I have a final image macro based on something Bernstein said immediately before he corrected himself. I hope this gives you some idea of why I’m a follower, a close follower, of Charles Bernstein…

an image macro

Some Notes on E-Poetry

Friday 20 May 2011, 2:14 pm   ////  

[If this is funny to anyone, it will probably be funny to people here at E-Poetry. Nevertheless, I offer it up here to the Internet as a curious digital relic of this gathering.]

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An Alphabet in 25 Characters

Thursday 19 May 2011, 8:26 pm   /////  

I’m here at the University at Buffalo enjoying the E-Poetry Festival. Amid this discussion of digital work, concrete poetry, and related innovative practices, and among this great crowd of poets, I’ve developed a very short piece for anyone with Perl installed to enjoy – just copy and paste on the command line:

yes | perl -pe '$.%=26;$_=$"x$..chr 97+$.'

It does use “yes,” one of my favorite Unix/GNU commands, and the -p option to wrap the Perl code in a loop. So there’s some bonus stuff there on the command line. But the Perl code itself is only 25 characters long, not a bad length for a program that displays the alphabet.

Alphabet in 25

“Wheel On” in Downtown Buffalo

Wednesday 18 May 2011, 9:35 am   ///////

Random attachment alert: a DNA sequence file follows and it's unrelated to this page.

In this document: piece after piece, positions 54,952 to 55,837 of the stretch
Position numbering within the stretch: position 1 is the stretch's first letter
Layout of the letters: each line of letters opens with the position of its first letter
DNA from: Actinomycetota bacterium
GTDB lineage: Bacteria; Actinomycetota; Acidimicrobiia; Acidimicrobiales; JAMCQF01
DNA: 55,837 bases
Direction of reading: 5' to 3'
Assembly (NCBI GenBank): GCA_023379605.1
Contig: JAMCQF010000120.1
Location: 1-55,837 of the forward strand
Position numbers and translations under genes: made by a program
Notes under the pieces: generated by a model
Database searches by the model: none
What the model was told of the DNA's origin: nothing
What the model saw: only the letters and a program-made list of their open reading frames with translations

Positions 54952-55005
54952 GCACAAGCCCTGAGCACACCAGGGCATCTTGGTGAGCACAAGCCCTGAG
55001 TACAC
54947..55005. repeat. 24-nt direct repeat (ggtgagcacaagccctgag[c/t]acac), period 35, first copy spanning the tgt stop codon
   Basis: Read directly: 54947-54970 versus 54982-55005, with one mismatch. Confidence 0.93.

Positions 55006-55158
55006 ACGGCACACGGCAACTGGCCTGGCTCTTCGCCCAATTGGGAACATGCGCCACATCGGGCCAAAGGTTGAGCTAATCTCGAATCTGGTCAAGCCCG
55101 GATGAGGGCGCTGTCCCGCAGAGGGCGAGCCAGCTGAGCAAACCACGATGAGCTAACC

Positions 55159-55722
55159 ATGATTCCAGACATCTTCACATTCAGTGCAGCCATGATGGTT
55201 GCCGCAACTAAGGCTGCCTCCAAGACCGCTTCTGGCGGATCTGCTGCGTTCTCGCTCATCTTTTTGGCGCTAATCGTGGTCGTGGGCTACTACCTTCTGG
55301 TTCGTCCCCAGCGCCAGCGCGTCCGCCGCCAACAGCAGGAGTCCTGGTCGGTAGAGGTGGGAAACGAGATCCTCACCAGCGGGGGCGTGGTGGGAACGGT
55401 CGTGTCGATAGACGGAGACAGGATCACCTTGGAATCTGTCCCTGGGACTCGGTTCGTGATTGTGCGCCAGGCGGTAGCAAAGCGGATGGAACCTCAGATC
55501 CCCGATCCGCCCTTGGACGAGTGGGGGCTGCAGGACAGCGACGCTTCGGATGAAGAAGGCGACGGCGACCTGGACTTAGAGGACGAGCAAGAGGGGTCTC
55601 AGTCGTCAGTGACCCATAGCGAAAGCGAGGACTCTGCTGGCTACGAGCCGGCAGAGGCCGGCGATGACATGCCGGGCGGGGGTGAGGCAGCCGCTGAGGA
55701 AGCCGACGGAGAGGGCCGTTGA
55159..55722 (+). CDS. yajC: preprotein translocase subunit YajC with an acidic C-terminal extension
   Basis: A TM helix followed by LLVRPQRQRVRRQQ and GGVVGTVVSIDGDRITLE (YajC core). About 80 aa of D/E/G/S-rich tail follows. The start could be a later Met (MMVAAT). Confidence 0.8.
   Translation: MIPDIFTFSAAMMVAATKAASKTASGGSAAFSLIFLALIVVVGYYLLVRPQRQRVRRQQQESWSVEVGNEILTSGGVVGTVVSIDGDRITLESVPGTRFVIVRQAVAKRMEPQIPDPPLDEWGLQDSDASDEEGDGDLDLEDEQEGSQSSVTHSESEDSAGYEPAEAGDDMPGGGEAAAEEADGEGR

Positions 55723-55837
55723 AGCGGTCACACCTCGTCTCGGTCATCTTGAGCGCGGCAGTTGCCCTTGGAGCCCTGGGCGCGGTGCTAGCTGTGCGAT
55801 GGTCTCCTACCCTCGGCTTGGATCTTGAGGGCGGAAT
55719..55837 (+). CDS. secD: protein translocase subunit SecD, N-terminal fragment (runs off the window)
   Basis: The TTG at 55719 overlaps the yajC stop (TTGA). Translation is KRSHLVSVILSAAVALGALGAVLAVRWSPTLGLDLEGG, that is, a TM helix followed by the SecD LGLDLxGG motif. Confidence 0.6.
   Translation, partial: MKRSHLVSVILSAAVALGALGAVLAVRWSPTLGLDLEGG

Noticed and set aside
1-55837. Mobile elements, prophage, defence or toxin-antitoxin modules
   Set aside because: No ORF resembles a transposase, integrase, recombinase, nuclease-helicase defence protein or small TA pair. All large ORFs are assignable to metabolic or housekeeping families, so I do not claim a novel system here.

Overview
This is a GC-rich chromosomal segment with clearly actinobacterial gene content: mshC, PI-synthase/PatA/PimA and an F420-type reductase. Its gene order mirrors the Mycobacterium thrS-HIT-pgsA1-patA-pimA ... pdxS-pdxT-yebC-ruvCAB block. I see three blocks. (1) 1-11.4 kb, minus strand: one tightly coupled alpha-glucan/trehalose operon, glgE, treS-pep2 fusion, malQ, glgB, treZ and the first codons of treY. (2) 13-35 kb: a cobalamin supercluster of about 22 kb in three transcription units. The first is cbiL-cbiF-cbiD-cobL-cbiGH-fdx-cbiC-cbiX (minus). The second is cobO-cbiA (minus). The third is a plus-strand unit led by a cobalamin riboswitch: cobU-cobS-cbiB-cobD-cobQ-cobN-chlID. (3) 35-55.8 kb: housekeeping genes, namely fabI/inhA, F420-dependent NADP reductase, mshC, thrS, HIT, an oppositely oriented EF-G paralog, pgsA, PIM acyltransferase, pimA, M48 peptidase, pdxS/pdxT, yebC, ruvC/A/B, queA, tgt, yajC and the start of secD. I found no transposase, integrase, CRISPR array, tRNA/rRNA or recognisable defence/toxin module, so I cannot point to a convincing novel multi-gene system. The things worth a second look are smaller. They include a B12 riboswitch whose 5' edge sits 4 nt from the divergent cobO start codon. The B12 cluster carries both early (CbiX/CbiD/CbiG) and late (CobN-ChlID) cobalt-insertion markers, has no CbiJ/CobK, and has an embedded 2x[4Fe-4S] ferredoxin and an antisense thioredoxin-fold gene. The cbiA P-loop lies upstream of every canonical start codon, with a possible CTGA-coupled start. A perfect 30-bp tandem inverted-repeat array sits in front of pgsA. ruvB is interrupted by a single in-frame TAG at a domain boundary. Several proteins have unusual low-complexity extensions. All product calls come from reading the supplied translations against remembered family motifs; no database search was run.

I’m here in Buffalo for the E-Poetry Festival at UB. Last night I got to present work downtown at the Sqeuaky Wheel, a media arts center that has been helping artists produce video, film, and digital work since 1985.

With my collaborator Stephanie Strickland, I presented “Sea and Spar Between,” our recent poetry generator which offers an unusual interface to about 225 trillion stanzas arranged in a lattice.

The full program for the evening included Alan Bigelow’s presentation of his “This Is Not a Poem,” which allows you to become a “treejay” and modify Joyce Kilmer’s “Trees”; a presentation of the voice-acted, distributed disaster narrative L.A. Flood project by Mark Marino; and a tribute to Millie Niss presented by her mother and collaborator, Martha Deed. These were followed by a very nice set of motion pictures, including, for instance, Ottar Ormstad’s “When,” featuring hulks of cars, the lowercase letter y, and the color yellow.

It was great to present with Stephanie in this context. Thanks particularly to Sandy Baldwin for introducing us and to Tammy McGovern at the Squeaky Wheel for hosting us.

Choose Your Own Monster

Monday 16 May 2011, 7:36 pm   ////